Murders That Matter

How would you handle the trauma of losing a loved one? For Movita Johnson-Harrell, who couldn’t save her son, it’s now her life's mission to save others.

Woman speaking with microphone
Premiere Date
October 2, 2023
90 minutes
Funding Initiative
Series and Special Projects

Marco Williams

Marco Williams is a filmmaker and film educator, best known for Two Towns of Jasper, which won a Peabody Award and was nominated for the Grand Jury Prize at Sundance. His directing credits include: The Undocumented (Independent Lens/PBS); Inside the New Black Panthers (National Geographic); Banished (Independent Lens/PBS); Freedom Summer (History Show more Channel); I Sit Where I Want: The Legacy of Brown v. Board of Education (MTV); MLK Boulevard: The Concrete Dream (Discovery Times); Making Peace: Rebuilding our Communities (PBS); The Pursuit of Happiness: With Arianna Huffington (PBS); Without a Pass (PBS); In Search of Our Fathers (Frontline/PBS); and From Harlem to Harvard (The Learning Channel). In addition to the Peabody, Williams’ awards include a Beacon, an Alfred I duPont, a Pan African Film Festival Outstanding Documentary Award, a Full Frame Documentary Festival Spectrum Award, and the National Association of Black Journalists First Place Salute to Excellence Award. Show less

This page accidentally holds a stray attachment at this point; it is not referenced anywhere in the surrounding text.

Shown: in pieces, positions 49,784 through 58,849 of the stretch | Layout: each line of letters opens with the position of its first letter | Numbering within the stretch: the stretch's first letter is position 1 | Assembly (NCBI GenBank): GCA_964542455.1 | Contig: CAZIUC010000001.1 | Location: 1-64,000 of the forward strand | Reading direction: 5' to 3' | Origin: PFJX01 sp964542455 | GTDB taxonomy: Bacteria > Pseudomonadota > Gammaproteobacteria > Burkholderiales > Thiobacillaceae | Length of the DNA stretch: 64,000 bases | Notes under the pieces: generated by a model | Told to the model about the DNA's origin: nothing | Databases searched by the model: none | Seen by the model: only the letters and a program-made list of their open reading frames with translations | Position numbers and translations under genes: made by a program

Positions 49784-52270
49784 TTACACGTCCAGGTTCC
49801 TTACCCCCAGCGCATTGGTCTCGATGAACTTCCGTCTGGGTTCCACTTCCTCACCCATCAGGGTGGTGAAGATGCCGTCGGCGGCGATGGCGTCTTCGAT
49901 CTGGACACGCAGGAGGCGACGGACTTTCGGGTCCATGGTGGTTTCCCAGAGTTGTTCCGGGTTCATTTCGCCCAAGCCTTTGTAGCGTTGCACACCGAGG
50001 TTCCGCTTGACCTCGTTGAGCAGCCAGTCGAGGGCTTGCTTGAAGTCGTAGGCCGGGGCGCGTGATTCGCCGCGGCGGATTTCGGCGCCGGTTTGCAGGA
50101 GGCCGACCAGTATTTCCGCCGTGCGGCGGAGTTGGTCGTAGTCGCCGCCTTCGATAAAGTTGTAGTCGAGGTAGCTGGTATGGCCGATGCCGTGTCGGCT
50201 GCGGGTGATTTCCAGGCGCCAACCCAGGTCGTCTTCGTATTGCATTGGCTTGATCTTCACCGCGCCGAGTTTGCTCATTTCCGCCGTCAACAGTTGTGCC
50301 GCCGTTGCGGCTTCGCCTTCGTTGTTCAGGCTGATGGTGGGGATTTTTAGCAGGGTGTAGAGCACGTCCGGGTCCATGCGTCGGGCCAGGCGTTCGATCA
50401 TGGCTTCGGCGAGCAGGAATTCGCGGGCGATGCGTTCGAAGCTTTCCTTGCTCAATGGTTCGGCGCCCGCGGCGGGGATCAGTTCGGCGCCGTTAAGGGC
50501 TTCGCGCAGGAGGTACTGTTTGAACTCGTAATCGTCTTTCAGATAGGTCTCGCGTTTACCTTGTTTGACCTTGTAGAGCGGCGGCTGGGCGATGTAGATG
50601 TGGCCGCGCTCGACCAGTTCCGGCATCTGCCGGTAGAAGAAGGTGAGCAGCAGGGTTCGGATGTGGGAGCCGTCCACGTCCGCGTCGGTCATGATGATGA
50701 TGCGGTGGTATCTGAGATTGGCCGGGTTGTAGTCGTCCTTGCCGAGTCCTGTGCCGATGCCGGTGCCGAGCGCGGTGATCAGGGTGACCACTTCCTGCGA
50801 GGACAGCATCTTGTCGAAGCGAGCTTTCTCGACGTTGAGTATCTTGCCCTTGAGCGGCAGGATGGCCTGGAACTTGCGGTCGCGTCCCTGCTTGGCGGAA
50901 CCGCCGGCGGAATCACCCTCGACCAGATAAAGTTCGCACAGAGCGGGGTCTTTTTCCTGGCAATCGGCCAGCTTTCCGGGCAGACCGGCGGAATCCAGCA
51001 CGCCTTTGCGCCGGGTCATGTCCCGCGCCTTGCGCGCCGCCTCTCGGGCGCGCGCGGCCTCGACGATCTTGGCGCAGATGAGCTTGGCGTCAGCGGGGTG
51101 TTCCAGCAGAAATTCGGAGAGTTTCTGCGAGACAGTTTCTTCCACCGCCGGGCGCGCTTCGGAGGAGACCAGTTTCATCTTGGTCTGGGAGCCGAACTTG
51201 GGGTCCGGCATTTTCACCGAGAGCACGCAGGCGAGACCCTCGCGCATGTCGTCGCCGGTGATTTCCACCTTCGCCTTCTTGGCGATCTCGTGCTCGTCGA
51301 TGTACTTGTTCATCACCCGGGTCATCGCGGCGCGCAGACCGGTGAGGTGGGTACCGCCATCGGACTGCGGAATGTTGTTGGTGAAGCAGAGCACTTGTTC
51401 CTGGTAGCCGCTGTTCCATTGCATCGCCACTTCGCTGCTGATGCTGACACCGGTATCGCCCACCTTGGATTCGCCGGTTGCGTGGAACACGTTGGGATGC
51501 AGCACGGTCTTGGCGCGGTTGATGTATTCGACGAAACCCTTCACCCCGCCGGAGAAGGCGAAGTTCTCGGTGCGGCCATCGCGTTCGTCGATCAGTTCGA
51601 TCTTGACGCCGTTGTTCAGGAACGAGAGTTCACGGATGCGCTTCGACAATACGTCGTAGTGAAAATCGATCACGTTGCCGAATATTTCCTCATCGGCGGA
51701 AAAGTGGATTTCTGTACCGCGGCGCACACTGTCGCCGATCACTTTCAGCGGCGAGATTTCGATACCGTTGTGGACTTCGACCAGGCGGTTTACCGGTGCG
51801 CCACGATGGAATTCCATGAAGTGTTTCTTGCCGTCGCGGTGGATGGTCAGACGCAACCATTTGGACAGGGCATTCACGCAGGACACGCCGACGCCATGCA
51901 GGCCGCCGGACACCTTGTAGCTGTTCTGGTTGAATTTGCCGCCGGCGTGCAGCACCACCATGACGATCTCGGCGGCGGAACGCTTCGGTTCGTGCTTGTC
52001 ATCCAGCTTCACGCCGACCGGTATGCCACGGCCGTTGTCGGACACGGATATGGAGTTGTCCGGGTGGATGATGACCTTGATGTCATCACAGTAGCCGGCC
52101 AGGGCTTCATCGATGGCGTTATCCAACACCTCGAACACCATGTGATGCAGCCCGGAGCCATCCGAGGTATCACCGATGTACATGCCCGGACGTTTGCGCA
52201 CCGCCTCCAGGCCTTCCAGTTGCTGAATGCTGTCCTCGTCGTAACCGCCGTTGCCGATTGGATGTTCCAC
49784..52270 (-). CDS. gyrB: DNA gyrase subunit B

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The Film

Set in Philadelphia, Murders that Matter follows African American, Muslim mother Movita Johnson-Harrell over four years as she transitions from victim of violent trauma into fierce advocate against it.

When her 18-year-old son Charles is murdered in 2011, Movita vows to make it her life’s mission to stop the devastation on both sides of the gun. She creates the Charles Foundation which gives herself a platform to speak out on gun violence in the local Black community. Her voice resonates within the community, and the positive reception to her activism encourages her to run for state representative. Her neophyte campaign, driven by passion for one issue—gun control and stopping the killing of Black and brown men—is not enough to topple the incumbent, and in 2016, she loses. 

Undeterred, she goes to work at the Philadelphia District Attorney’s Office, but a year into the job, the Philadelphia Democratic Party leadership asks her to run in a special election for the state representative seat that she lost in 2016. This time Movita wins and becomes the first woman representative to wear a hijab in the Philadelphia State House. 

Then a shocking revelation unravels it all.